Alvin O. Gillard, director of the city community relations commission, said he hopes police will look more closely at the community impact.
“Unless there’s some compelling reason, I don’t know if it’s going to be helpful in rebuilding that [trust],” Gillard said.
Many Baltimore-area law enforcement agencies report names of officers involved in shootings. Anne Arundel County releases the information within 12 to 24 hours. Baltimore County police release information on the judgment of its media relations office. Maryland State Police and the Harford County Sheriff’s Office decide case-by-case, typically taking the officer’s assignment into consideration.
Maj. Andrew Ellis, commander of the Prince George’s County police public affairs office, said his department waits 24 hours after a shooting, then publishes information on the department’s Web site.
“We believe it is in the public interest for our residents to know when our officers use deadly force,” Ellis said. “Our officers are public agents. One thing the chief has promised is that there will be transparency with our agency.”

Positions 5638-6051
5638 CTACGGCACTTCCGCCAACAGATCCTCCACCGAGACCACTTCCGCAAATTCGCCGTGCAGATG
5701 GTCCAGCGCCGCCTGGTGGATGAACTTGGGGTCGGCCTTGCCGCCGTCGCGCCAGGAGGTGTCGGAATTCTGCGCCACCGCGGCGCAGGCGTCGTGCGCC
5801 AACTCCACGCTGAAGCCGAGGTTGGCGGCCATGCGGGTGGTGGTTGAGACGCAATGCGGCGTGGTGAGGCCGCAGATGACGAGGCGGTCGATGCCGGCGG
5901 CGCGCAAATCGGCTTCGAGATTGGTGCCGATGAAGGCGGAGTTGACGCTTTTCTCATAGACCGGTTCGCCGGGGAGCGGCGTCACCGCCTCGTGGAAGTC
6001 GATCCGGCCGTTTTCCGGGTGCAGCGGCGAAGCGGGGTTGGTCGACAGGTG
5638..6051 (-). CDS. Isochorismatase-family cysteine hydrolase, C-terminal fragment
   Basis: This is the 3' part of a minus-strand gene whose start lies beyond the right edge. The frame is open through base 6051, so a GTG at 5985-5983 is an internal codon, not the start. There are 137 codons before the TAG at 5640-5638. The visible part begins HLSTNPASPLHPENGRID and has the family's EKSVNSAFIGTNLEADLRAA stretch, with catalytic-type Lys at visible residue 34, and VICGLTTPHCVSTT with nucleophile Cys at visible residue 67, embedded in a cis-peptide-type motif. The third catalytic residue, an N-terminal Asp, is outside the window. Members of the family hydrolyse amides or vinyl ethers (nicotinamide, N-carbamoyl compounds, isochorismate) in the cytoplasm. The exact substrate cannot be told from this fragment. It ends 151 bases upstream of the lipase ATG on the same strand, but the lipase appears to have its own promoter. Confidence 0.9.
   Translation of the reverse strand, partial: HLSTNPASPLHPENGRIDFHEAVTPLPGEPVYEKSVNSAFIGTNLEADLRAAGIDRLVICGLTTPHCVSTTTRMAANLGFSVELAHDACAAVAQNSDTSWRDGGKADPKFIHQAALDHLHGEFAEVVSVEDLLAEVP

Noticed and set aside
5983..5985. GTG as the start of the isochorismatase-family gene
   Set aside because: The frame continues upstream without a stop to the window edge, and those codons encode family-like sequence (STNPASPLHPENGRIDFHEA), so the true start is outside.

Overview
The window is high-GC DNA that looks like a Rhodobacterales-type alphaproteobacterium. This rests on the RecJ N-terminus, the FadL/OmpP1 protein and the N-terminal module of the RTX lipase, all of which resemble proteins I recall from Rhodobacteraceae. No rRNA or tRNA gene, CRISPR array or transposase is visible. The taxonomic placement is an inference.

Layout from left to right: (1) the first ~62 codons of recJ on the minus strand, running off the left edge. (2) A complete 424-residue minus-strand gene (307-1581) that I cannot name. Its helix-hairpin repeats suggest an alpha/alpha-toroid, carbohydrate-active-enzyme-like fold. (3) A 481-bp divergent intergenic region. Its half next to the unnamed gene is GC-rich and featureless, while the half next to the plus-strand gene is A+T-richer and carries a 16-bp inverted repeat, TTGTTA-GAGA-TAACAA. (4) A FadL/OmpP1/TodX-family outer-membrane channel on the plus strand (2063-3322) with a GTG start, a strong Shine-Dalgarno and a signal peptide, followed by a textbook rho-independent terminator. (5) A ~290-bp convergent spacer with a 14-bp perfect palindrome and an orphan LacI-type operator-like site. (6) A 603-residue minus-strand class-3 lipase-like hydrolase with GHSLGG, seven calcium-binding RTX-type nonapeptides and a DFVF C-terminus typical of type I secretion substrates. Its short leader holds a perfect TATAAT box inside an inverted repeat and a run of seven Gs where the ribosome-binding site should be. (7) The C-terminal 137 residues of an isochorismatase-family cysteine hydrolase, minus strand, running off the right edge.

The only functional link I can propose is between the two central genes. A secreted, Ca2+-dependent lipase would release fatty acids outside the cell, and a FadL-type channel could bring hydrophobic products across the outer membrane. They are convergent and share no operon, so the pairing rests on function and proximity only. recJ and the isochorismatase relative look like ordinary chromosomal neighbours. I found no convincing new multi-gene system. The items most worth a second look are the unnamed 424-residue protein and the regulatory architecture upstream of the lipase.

In other big cities, policies are split on the issue. Washington Metropolitan police release officers’ names depending on the circumstances; Los Angeles police are under orders from the city’s police commission to release the names of officers, even if they were working undercover.
“That’s basically for the safety of the agent in question, as there may be individuals who may try to retaliate against that agent,” said FBI spokesman Bill Carter. “The names do get out, in many instances, [when] the [local field offices] will look at it to determine if it was a rightful shooting. But we do not as a policy.”